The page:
Karnal’s teenage rape survivor is still so weak that she can’t even walk to school | india news | Hindustan Times
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Karnal’s teenage rape survivor is still so weak that she can’t even walk to school

The woman said she had to leave home and shift to her brother’s house to avoid the prying eyes in her neighbourhood.

india Updated: Jul 30, 2017 08:37 IST
Sukhdeep Kaur
The woman said she had to leave home and shift to her brother’s house to avoid the prying eyes in her neighbourhood.
The woman said she had to leave home and shift to her brother’s house to avoid the prying eyes in her neighbourhood. (Sonu Mehta/HT File Photo)

Raped at by her father’s relative, she gave birth at the tender age of 12. She did not have a choice because by the time her pregnancy was detected, she was a week past the 20-week limit allowed for abortion. The child was given up for adoption. Now, 14 years old, the teen is studying hard with her mother’s support to reshape her life.

“My daughter is very intelligent. She used to top her class. I want to make her an IAS officer as I want to give her a dignified life,” said the teen’s mother, who is unable to make peace with the law. “Once a law is made, can no one go beyond it? Was it fair to make a 12-year-old girl give birth just because her pregnancy was a week above the permissible limit?” she told HT.

Read more: Bareilly’s 14-year-old rape survivor, who gave birth to a child last year, married off to accused

The scars are deep. “My daughter has stretch marks on her stomach. This is Haryana. In this state, they don’t even let daughters get born. Who will marry her?” she added.

“She is still so weak that she can’t even walk to school and complains of pain in her legs at night. Earlier, I used to give her sleeping pills. Even a woman’s body takes years to be normal after delivery. My husband is in jail in an unrelated case. I do odd jobs. I cannot take up a regular job because I will never be able to leave her alone,” she said.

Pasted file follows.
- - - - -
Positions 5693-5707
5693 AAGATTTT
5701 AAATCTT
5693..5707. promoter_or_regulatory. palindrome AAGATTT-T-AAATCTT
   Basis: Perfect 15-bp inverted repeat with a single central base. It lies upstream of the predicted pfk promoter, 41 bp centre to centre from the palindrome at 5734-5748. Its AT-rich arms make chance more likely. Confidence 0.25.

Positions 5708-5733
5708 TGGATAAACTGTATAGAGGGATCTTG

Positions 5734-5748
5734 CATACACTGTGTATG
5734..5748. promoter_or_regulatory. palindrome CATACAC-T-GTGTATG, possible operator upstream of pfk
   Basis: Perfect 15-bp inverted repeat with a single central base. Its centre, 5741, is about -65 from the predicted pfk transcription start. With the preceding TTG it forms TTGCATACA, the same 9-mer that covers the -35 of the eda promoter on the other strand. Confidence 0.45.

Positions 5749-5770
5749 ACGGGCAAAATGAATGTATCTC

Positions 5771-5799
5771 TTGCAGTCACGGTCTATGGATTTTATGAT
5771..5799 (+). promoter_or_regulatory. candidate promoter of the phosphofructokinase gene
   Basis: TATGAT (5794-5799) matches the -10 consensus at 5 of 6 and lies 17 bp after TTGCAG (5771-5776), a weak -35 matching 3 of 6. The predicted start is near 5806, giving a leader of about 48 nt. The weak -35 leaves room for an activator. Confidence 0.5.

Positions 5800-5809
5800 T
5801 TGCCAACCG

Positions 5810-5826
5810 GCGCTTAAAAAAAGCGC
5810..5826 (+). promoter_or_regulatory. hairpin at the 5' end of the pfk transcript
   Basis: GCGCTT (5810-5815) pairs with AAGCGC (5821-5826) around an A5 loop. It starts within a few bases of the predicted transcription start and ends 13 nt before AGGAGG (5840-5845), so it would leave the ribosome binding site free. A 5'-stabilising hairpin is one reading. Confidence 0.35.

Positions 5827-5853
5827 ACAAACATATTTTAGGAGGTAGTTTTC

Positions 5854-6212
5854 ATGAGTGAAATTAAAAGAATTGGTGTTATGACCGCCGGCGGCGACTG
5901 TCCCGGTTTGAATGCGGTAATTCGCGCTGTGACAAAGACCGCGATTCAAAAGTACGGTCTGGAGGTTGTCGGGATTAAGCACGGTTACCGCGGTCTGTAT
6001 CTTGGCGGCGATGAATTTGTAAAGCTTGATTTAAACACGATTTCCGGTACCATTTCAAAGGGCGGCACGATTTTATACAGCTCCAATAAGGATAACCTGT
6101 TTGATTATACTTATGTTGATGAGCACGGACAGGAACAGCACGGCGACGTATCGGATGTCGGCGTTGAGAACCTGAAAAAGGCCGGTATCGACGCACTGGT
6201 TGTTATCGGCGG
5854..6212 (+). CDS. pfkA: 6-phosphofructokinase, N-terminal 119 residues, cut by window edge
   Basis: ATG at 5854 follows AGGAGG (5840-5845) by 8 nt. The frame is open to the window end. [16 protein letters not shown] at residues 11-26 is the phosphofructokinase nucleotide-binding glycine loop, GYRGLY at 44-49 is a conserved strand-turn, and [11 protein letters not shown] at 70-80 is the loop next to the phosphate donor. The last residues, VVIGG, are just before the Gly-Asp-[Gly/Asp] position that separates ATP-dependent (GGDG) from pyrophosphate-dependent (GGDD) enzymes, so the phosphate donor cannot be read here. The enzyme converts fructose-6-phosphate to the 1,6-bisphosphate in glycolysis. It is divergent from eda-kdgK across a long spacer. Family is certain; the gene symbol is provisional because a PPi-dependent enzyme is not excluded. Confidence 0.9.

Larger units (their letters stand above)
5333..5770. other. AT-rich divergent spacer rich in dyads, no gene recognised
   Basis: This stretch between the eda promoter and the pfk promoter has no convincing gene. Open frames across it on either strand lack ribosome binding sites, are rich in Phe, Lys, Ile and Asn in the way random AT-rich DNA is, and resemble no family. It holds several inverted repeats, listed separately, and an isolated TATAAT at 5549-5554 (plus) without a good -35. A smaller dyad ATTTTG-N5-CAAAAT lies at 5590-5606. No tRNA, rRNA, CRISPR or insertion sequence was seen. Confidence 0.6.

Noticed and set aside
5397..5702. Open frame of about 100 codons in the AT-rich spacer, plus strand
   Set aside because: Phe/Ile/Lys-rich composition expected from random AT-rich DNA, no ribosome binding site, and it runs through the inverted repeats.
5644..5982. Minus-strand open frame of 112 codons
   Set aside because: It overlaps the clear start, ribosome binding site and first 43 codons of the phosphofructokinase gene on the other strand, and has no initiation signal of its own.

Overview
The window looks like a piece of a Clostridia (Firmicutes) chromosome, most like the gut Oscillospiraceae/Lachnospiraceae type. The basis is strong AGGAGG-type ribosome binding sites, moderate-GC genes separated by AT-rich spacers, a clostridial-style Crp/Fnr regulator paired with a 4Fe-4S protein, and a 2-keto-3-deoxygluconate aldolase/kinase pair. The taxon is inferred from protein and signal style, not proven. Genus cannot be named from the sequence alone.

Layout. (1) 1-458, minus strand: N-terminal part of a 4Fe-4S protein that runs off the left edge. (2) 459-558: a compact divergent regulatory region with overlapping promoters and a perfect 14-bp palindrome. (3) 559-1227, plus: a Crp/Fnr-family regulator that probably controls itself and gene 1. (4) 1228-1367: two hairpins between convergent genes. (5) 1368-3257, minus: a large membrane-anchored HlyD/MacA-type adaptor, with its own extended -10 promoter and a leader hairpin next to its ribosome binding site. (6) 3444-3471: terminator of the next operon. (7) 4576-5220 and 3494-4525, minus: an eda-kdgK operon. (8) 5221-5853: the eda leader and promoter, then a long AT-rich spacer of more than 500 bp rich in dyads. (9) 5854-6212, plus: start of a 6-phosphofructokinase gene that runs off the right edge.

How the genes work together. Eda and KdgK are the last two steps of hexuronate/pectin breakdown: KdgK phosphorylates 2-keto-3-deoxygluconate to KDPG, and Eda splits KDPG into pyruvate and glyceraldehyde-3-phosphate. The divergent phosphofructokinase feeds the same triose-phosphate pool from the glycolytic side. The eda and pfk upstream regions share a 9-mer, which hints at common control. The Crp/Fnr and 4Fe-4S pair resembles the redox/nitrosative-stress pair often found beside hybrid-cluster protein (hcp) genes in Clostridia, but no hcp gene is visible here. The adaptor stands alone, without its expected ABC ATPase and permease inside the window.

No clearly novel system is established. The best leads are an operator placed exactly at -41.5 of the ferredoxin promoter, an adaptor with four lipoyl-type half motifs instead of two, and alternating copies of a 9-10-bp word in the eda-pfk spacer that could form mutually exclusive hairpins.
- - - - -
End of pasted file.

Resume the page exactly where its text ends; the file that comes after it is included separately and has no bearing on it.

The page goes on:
The woman said she had to leave home and shift to her brother’s house to avoid the prying eyes in her neighbourhood.

Read more:Chandigarh 10-yr-old’s rape: Is media rush over a pregnant child’s trauma simply sinister?

She added that her fight started the day she went to a police station to register a case. “They asked me how I did not know my daughter was being raped. It was winter and my daughter used to wear jackets. I did not get to know about the pregnancy till I saw her changing clothes one day.”

To know the stage of pregnancy to file an abortion plea, she had to fight at government hospitals too.

“They do not accept ultrasound reports of private hospitals. So we went to a government hospital, where the doctor was not available, and then to another in Chandigarh. After the ultrasound showed the pregnancy was beyond 20 weeks — it was 21 — they put my daughter in the general ward. The doctors treated her like a woman not a child. I moved the court again and she was allotted a private room.”

While staying with her daughter for three months in the hospital, her fight for justice went on.

The accused, who was married, claimed he was a juvenile. “We were able to produce documents to show he was an adult. He got 12 years in jail,” said the teen’s mother.

“Is it the job of a mother whose daughter is going through such horror to prove that documents are fake? I was dealing with panchayats, threats and media glare...” she added.

Read more: As early as possible and as late as necessary

The woman gets Rs 2,000 as monthly allowance for her daughter, whose medical and school bills are reimbursed by the education and health departments. “Except my brother’s family, I did not tell anyone about what we suffered, not even my son. I have never asked my daughter if she has any memories of the delivery. She does not speak much and studies for hours.”

The woman said, “I fought back as I am at least educated till Class 12. In the court, I saw uneducated parents of another girl, younger than my daughter, who was brutally raped. Her parents used to sit in the court for hours, helpless and clueless.”

The woman’s lawyer, Pardeep Sharma, who never charged her any fee, said her fight may bring some relief for other victims of sexual crimes in Haryana. “There should be both prevention of crime and care of survivors. The relief and reimbursements from health and education departments should be structured. Not everyone comes to the courts. And no victim should need to fight for state’s care,” added Sharma.